Hi, guys. Although I don’t really want to follow Eric’s last post because of its relevance, the world needs more music, and someone’s going to have to bring it, and it might as well be me. Also, it may be a little less relevant, but Evening Hymns did release Spirit Guides only just a few months ago, and I’m pretty sure the tour just ended. So, yeah. My last post on Ohbijou was really just a ploy to eventually talk about Evening Hymns, and eventually I’m going to have to cover Friends in Bellwoods because I’m really loving the layered, orchestral, organic art coming out of … Bellwoods. Canada never fails me.
So, we here at TIH sort of like to make up lots of standards to decide whether the album you listen to is the greatest album ever. For instance, I have eleven favorite songs that change every day. Eric takes it to the next level with Super Desserts, I think, which is great. I’m basing my new rule on Spirit Guides, and that is, you know the album you are listening to is the greatest album ever if there is a track where all that is happening is a thunderstorm. And you probably are thinking, “what? If I want to listen to a thunderstorm, I can just listen outside.” Except you can’t, can you? I can’t, because it’s not raining here, and it’s definitely not thundering, and I don’t live in Lakefield, Ontario, and I don’t know what the rain sounds like there, there where Jonas Bennetta was on November 1st. Eric can’t listen to one either, because he lives in the state of Freezing, where it snows instead of rains, and where it’s always winter and never Christmas. Just kidding, spoiler alert, Narnia isn’t real, but it sure snows a lot in Ohio.
Seriously though, the fact that Jonas would put a track with just a thunderstorm reflects something true about the whole album. Organic is making some kind of comeback, and I haven’t learned how to put organic musicality or organic sound into words yet, but I’m working on it. Either way, Spirit Guides is all about the organic. Song titles like “Dead Deer,” “Mountain Song,” “Mazinaw Lake,” “Tumultuous Sea,” and “Cedars” are indicative of lyrics focused on both the peace and chaos that accompany natural elements. Evening Hymns does a great job hashing out the peace and the chaos, too. The melancholic harmonies of “Cedars” will put you in a trance, the structure changes of “Tumultuous Sea” reflect just that, and if you like Fleet Foxes’ “Tiger Mountain Peasant Song,” that’s great and everything, but you should probably listen to a less Starbucksy mountain song and it should probably be “Mountain Song.”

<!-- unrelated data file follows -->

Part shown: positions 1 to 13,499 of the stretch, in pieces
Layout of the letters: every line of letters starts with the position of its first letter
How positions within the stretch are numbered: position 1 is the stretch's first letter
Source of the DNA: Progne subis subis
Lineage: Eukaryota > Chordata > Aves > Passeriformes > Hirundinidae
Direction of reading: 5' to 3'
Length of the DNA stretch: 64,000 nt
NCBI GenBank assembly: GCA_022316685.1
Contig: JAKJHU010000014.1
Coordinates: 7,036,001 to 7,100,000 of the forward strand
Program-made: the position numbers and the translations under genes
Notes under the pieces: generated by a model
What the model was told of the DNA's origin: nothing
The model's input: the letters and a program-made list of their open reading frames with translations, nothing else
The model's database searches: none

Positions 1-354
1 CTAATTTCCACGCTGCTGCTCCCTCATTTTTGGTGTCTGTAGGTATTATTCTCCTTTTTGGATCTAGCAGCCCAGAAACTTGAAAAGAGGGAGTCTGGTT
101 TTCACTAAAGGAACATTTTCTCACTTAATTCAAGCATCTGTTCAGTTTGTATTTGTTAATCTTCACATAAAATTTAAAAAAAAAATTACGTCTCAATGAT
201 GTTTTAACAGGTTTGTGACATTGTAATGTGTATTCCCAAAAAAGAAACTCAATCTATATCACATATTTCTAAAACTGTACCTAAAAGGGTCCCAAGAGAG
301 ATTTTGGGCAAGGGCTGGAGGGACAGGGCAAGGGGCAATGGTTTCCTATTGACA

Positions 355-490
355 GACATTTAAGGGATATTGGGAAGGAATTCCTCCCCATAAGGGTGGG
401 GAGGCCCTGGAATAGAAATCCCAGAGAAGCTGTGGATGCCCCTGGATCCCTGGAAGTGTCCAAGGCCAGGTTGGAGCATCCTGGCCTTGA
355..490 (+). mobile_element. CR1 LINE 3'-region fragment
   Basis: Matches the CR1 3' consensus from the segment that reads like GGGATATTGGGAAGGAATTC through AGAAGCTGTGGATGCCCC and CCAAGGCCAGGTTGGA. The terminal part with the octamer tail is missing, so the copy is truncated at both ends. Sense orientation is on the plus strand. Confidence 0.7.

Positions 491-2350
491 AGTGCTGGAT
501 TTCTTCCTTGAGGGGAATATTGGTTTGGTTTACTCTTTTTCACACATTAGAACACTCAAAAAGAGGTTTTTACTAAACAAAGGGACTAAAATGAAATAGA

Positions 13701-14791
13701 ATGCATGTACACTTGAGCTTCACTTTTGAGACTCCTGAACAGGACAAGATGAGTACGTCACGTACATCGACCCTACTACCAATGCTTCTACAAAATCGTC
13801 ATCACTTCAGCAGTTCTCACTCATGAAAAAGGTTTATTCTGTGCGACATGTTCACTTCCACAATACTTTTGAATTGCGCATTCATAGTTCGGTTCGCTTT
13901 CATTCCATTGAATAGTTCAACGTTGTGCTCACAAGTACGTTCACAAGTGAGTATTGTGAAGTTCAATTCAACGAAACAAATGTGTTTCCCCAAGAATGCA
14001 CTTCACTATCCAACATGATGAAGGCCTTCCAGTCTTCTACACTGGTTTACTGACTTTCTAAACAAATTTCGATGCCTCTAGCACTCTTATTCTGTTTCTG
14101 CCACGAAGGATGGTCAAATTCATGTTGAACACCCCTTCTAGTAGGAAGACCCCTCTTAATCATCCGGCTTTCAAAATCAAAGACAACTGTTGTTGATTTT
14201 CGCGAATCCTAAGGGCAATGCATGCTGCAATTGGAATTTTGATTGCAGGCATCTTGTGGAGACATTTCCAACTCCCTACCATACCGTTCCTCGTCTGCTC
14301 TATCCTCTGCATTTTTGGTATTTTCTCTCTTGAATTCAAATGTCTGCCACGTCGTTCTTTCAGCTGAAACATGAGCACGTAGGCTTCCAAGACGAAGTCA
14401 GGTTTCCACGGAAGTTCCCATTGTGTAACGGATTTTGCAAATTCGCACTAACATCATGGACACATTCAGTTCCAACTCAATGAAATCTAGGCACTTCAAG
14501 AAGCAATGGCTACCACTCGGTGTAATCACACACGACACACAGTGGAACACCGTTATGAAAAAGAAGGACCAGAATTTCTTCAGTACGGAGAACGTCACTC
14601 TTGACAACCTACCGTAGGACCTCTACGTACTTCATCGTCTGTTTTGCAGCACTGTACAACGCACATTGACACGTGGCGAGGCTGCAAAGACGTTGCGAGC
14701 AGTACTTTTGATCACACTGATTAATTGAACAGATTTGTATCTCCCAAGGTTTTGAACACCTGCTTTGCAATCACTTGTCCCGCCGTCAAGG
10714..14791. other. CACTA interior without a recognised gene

The music major that is still hiding inside of me somewhere (I was a music history major for awhile…quit THAT because I thought I could only listen to classical music…I was wrong) loves the orchestral nature of the album, too. Sure, there’s acoustic guitar and more acoustic tracks (“History Books”), and that’s one of my soft spots anyway, but there’s practically a mini-orchestra, also. What a great way to capture lots of different emotions–with the voices of different instruments. Tracks like “Tumultuous Sea” and “Mazinaw Lake” contain long improvisational sections, and whether or not they actually are improvisations, the feel is that the sound is something coming from inside the musicians. The idea of something beautiful coming straight out of a person and their instrument, without all the fuss that is songwriting…that is freedom.
I have to say that writing a review of Spirit Guides has been pretty difficult for me because while I do love it a lot, it’s very hard to put into words exactly what Evening Hymns has done with it. What makes an album reach into your soul like this? That sounds like total cheese, but seriously, I want to know. These are indeed evening hymns; there’s something very personal, even intimate, about Spirit Guides, and that’s just what you need, I think.
Send for me a Spirit Guide/send for me a ghost/you became my shadow/as I was driving down the coast
lit up the stars in the desert/revealed the bending of the night/I held onto your hand and I/got pulled into the light
and I saw you in flannel/drifting, taking off with a pocket full of cedar/and your hand so soft
and I knew that you were with me/because I heard you turn and say/
that everybody’s gonna live forever/and no one ever dies, anyway